Looting is direct action par excellence. But it is also a nearly irrecuperable aesthetic gesture against the police, whiteness, and the regime of property that gives those forces power and purpose. In revealing the innately ideological and social content of property ownership, in demonstrating that all that stands between us and plenty is a thin sheet of plate glass, looting destabilizes the ideological hold of whiteness, property, and capital, and it has done so since the enslaved looted themselves singly and en masse from the plantation. —Vicky Osterweil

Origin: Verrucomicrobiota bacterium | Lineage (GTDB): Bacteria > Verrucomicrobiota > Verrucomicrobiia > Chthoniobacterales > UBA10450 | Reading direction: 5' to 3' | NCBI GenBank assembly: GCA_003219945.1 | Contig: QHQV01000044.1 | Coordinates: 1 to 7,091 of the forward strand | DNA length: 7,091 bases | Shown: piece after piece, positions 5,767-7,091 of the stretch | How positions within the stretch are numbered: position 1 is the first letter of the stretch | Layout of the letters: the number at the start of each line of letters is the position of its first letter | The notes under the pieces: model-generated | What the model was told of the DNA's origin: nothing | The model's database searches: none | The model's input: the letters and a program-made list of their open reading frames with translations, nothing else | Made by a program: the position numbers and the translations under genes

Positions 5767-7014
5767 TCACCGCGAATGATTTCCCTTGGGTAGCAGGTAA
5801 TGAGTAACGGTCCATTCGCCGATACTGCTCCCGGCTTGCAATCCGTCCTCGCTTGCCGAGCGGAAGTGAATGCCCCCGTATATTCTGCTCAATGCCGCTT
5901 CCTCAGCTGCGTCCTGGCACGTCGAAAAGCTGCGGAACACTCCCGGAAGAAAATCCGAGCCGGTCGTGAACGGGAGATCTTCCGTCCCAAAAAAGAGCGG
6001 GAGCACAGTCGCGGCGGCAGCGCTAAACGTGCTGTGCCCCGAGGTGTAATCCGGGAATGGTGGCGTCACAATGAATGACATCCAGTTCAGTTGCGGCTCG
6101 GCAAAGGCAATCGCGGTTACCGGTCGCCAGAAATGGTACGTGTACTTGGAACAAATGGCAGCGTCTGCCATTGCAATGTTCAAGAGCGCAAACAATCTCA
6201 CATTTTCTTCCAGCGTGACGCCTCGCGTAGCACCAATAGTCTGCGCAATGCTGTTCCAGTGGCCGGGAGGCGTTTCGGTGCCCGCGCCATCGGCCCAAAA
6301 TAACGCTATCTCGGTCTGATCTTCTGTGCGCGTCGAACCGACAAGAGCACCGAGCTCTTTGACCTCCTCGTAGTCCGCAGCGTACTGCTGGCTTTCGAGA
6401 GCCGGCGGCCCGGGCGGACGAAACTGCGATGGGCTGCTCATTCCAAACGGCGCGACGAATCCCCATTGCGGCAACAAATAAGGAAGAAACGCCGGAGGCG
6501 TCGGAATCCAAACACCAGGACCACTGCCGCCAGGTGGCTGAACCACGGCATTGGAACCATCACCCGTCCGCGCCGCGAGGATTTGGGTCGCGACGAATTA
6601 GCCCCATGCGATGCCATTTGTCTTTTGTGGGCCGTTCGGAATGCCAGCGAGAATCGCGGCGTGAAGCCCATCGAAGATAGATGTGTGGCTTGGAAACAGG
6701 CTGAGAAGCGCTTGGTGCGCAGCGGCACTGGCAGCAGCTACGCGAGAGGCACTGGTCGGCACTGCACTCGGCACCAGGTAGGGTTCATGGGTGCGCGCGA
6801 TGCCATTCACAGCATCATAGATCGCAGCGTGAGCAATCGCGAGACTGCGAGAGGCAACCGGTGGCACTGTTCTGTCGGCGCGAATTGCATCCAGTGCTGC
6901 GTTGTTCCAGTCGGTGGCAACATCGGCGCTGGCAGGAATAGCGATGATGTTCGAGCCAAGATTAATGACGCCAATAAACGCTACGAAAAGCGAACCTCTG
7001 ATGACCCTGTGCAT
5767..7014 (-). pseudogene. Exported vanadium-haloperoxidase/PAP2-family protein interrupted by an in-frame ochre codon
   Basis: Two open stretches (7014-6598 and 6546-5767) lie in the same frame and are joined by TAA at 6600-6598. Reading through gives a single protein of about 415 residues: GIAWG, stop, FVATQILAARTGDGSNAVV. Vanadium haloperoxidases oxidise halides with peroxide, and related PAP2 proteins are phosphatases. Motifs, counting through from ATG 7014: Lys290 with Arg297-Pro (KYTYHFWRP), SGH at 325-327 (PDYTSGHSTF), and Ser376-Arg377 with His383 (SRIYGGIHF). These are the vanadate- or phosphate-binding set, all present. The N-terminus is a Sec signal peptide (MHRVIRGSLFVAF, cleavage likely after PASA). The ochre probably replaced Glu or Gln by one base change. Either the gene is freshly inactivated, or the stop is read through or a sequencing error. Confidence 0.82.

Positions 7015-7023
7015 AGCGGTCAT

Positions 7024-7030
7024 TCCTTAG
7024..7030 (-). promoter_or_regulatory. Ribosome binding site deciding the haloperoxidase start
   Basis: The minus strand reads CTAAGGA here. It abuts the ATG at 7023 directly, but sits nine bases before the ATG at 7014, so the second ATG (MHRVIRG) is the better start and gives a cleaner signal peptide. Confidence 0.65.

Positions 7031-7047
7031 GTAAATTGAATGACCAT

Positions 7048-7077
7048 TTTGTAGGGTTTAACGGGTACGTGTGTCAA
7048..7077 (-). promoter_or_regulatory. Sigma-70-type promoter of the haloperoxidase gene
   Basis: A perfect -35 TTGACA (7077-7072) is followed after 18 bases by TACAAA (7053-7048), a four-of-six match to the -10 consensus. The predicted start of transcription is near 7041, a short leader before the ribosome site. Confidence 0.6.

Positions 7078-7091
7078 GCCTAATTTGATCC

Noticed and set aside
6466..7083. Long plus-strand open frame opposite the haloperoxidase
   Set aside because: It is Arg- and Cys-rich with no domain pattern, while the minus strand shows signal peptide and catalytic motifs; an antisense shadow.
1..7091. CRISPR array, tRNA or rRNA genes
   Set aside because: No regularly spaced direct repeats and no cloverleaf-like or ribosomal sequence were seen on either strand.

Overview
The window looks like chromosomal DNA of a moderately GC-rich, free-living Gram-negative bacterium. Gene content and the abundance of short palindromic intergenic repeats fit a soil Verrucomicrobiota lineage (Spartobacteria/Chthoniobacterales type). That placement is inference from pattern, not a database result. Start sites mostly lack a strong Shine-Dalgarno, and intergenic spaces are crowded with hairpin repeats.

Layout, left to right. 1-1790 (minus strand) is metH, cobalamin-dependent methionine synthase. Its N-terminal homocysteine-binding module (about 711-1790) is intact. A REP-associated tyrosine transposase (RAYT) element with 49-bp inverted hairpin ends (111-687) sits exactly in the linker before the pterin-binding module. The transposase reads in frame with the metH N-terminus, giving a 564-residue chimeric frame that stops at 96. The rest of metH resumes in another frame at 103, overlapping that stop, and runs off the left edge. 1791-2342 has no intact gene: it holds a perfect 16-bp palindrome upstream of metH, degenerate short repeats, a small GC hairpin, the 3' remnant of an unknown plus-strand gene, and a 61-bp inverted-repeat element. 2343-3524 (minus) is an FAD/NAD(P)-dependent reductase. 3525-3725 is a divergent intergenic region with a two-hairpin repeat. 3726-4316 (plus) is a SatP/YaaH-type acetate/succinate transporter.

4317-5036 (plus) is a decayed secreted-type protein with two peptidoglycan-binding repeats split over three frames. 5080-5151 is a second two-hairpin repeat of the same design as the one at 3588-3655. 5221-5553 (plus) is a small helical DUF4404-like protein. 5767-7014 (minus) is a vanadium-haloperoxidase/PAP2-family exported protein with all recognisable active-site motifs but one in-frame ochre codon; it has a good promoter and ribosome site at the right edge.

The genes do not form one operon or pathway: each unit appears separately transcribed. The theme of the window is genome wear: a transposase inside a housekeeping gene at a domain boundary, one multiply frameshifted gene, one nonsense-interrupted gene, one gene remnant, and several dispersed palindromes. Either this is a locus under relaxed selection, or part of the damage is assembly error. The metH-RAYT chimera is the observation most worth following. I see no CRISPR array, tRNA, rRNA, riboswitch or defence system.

Diversity of Aesthetics is a multi-volume editorial project started with the goal of facilitating conversations between radical thinkers and cultural workers about artistic production, aesthetics, struggles against racialized capitalism, and revolutionary theory through our shared experiences.
Volume 3 is titled Looting and is a conversation between Saidiya Hartman, Christina Sharpe, Rinaldo Walcott, and Vicky Osterweil. They discuss looting as a modality of Black struggle and a form of contesting whiteness, property, politics, and modes of governance. Looting is discussed via aesthetic theory, but also in the ways it has been and is used by states to protect constituent modes of power and to cultivate Western culture. It is an engagement with centuries of Black radical thought, history, and social movements.